In the tradition of Mark Twain and Will Rogers, "A Man Without a Country" is Kurt Vonnegut's hilariously funny and razor-sharp look at life ("If I die-God forbid-I would like to go to heaven to ask somebody in charge up there, 'Hey, what was the good news and what was the bad news?'"), art ("To practice any art, no matter how well or badly, is a ...
In the tradition of Mark Twain and Will Rogers, "A Man Without a Country" is Kurt Vonnegut's hilariously funny and razor-sharp look at life ("If I die-God forbid-I would like to go to heaven to ask somebody in charge up there, 'Hey, what was the good news and what was the bad news?'"), art ("To practice any art, no matter how well or badly, is a way to make your soul grow. So do it."), politics ("I asked former Yankees pitcher Jim Bouton what he thought of our great victory over Iraq and he said, 'Mohammed Ali versus Mr. Rogers.'"), and the condition of the soul of America today ("What has happened to us?"). Gleaned from short essays and speeches composed over the last five years and plentifully illustrated with artwork by the author, "A Man Without a Country" gives us Vonnegut both speaking out with indignation and writing tenderly to his fellow Americans, sometimes joking, at other times hopeless, always searching. Kurt Vonnegut was born in Indianapolis, Indiana, on November 11, 1922. His novels include "Cat's Cradle" and "Slaughterhouse Five," Small books appearing from Seven Stories Press in recent years include "God Bless You, Dr. Kevorkian" and, with Lee Stringer, "Like Shaking Hands with God," a book about writing. His most recent novel is "Timequake" (1997). He writes regularly for the Chicago political magazine "In These Times"; his editor there, Joel Bleifuss, helped to compile the present volume. In addition to his writing work, Vonnegut is a visual artist of note. His paintings and prints can be seen at www.vonnegut.com. He lives with his wife, the photographer Jill Kremnentz, in New York City.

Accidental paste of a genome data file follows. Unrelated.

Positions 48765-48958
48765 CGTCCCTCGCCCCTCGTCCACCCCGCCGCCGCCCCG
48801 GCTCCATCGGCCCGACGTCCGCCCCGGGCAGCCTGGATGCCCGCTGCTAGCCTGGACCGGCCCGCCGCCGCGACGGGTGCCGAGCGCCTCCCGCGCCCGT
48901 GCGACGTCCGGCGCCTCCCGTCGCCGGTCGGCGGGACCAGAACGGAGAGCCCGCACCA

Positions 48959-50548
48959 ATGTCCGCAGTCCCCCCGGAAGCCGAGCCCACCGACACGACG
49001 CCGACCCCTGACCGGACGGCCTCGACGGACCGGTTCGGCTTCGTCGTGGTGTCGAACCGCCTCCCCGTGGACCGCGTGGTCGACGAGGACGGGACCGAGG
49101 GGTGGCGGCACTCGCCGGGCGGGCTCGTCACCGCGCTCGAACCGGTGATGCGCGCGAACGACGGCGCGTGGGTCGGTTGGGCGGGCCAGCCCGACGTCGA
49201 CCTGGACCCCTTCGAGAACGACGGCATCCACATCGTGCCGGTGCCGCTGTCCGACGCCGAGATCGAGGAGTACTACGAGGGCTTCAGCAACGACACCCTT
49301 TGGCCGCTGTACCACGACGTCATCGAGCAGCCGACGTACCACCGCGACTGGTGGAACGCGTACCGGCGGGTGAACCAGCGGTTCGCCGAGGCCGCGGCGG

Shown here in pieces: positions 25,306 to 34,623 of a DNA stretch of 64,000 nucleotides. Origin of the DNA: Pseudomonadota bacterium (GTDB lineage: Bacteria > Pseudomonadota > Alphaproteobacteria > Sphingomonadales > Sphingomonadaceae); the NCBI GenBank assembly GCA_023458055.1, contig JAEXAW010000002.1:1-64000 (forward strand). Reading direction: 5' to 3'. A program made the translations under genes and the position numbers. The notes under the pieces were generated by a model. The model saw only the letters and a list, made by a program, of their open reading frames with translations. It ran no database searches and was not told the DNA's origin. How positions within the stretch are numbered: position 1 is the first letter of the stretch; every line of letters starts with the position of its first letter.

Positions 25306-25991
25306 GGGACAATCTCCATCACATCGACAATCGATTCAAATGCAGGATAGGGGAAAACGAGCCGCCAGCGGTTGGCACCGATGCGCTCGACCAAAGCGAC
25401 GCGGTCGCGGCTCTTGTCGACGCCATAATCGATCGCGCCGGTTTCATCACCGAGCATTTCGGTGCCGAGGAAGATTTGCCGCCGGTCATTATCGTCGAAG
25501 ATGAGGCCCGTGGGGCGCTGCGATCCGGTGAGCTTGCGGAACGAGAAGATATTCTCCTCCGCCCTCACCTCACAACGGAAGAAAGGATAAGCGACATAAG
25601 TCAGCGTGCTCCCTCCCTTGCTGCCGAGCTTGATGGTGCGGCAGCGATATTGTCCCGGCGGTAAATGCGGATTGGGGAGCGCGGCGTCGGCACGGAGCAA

KURT VONNEGUT HAS BEEN CALLED THE MARK TWAIN OF THE 20TH CENTURY. HIS INSIGHTS WERE FORGED IN DRESDEN DURING WWII. HE HWAS A P.O.W. BEING HELD IN AN UNDERGROUND SLAUGHTERHOUSE. IN DRESDEN HE SURVIVED THE FIRESTORM THAT DESTROYED THE CITY. THAT GAVE HIM A DIFFERENT OUTLOOK. HIS BOOKS ARE FUNNY AND ALL CARRY A MESSAGE. THIS IS ONE BOOK I WILL READ ONCE A YEAR TO KEEP MY COMPASS IN LINE.
Jun 28, 2007
Read and then, read it again.
This is prime Vonnegut. It will open your mind, heart and eyes to what is happening right now in our country. You can chose a side to be on, but, at least be open to this wonderful other way of looking!
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